By JessMcGuire65 on 6/19/2013 11:38:31 AM , Rating: 2
Isabelle. I agree that Debbie`s stori is really great, I just purchased a top of the range Maserati when I got my check for $5117 thiss month and a little over $10 thousand this past munth. without a doubt its the nicest job I've had. I actually started nine months/ago and almost straight away started to make minimum $76, per hour. I went to this web-site, wwwEXIT35.COM

PCI-E lanes
By Haydon987 on 6/19/2013 2:52:09 PM , Rating: 2
So... we have fewer PCI-E lanes for graphics in Haswell-E than Ivy Bridge-E?

I know very few people use quad-card systems, and many who do use motherboards that use PLX chips, but why remove an existing feature from an UPgrade???

I like it
By laststop311 on 6/18/13, Rating: -1
RE: I like it
By flyingpants1 on 6/18/2013 3:23:24 AM , Rating: 2
That's sort of like saying, "It's great they only make cars with 100 horsepower, because I drive a Toyota Yaris." Okay, but they could make cars with 400 horsepower.

RE: I like it
By laststop311 on 6/18/2013 11:29:04 AM , Rating: 2
its rly nothing like that, but ok

RE: I like it
By freedom4556 on 6/18/2013 6:47:51 PM , Rating: 2
Actually it is, although his choice of car isn't very compelling. Basically, "I'm glad products aren't improving. This enhances the longevity of my investment." It's a selfish sentiment that notes a personal gain to the detriment of the market. And in any case, I would have compared it to the 20-ish years the Corvette spent with a ~300 hp engine, whilst GM management deliberately kept all other division's cars weaker for marketing reasons (or killed them outright).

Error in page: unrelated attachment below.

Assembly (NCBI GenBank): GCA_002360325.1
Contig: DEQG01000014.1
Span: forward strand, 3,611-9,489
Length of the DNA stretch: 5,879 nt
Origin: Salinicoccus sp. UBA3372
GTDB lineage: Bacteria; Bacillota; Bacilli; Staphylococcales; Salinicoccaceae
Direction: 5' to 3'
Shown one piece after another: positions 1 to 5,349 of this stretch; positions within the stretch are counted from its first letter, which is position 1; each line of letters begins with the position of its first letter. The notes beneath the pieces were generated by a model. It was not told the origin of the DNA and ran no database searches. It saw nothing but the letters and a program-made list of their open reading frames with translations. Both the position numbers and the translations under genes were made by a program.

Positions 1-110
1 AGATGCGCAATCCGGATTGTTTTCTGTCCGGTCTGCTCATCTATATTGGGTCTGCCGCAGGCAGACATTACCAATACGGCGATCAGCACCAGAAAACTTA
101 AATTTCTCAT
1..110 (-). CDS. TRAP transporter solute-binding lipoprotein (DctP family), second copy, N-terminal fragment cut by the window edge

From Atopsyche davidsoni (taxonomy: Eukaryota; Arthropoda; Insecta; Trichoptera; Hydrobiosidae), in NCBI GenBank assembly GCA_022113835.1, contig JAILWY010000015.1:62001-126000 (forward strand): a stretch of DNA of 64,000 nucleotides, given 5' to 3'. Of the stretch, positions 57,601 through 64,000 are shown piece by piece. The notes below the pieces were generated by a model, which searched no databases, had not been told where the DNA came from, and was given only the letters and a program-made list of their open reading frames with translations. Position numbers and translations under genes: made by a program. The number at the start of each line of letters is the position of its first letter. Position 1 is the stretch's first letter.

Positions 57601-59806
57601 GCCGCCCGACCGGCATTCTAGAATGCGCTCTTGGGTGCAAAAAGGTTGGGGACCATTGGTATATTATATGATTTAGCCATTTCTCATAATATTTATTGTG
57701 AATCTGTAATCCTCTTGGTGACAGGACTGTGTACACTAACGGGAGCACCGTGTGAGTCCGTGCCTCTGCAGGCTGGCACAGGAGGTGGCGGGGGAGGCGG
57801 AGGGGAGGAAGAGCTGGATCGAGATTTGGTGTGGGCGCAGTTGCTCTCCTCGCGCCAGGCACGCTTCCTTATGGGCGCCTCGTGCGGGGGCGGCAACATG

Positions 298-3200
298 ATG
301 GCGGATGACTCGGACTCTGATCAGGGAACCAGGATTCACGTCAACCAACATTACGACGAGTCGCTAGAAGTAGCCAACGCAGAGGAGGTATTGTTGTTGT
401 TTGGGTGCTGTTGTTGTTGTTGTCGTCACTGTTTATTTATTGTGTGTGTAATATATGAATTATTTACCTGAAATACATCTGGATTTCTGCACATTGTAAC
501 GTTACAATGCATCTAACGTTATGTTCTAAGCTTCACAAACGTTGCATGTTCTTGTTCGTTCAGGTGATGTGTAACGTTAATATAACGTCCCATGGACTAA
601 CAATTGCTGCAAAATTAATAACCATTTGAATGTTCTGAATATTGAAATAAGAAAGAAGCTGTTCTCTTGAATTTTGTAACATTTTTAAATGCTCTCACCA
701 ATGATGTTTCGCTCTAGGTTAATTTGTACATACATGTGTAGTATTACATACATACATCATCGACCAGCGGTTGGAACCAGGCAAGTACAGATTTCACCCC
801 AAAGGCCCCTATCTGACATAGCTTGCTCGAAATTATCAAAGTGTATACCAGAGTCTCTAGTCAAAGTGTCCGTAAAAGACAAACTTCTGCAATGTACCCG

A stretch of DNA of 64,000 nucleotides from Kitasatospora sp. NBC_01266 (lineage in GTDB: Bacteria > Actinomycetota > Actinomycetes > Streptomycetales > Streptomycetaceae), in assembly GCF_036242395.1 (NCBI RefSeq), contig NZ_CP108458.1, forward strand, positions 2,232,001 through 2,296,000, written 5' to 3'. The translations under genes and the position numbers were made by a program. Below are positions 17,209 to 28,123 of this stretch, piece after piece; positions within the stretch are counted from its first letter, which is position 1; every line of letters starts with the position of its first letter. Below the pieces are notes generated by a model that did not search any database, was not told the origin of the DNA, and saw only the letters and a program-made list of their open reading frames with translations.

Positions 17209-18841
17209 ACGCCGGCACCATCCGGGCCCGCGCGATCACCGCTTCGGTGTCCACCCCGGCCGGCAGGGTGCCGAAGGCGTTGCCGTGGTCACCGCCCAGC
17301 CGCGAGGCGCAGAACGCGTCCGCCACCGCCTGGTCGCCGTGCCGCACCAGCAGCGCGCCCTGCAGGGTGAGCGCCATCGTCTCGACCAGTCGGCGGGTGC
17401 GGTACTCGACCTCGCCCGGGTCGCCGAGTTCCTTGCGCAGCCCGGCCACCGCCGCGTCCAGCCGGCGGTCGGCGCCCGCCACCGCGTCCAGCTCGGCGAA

RE: I like it
By PaFromFL on 6/18/2013 8:10:38 AM , Rating: 2
But I like having to run out and buy new stuff when computer systems get faster and more efficient. The SSD was a good substitute for a faster processor or graphics adapter, but it looks we're in for a long technological dry spell.

RE: I like it
By danjw1 on 6/18/2013 11:09:49 AM , Rating: 2
I doubt Intel will nerf the the Extreme processors the way they did with the Ivy Bridge ones. I expect you will see additional overhead with these.

RE: I like it
By Ammohunt on 6/18/2013 1:13:56 PM , Rating: 2
I just speced out and ordered two new haswell i5 gaming rigs for the wife and i. I plan on keeping it around for at least 3 years. I really liked my FX-6100 based AMD system until i suffered frequent random BSOD's which i never experienced on any of my previous intel platforms.

RE: I like it
By mikeyD95125 on 6/19/2013 11:34:28 AM , Rating: 2
You don't have to run out and buy anything. The technology will keep improving, so just upgrade when you feel like it (if ever).

Anyway yeah any Nehalem or Sandy Bridge CPU turned out to be a great investment over the past few years. Those chips definitely set a watermark in desktop performance. I think these newer CPUs are going to be good for the person who wants a lot of battery life in their laptop and are willing to pay MBP prices for it.

"We basically took a look at this situation and said, this is bullshit." -- Newegg Chief Legal Officer Lee Cheng's take on patent troll Soverain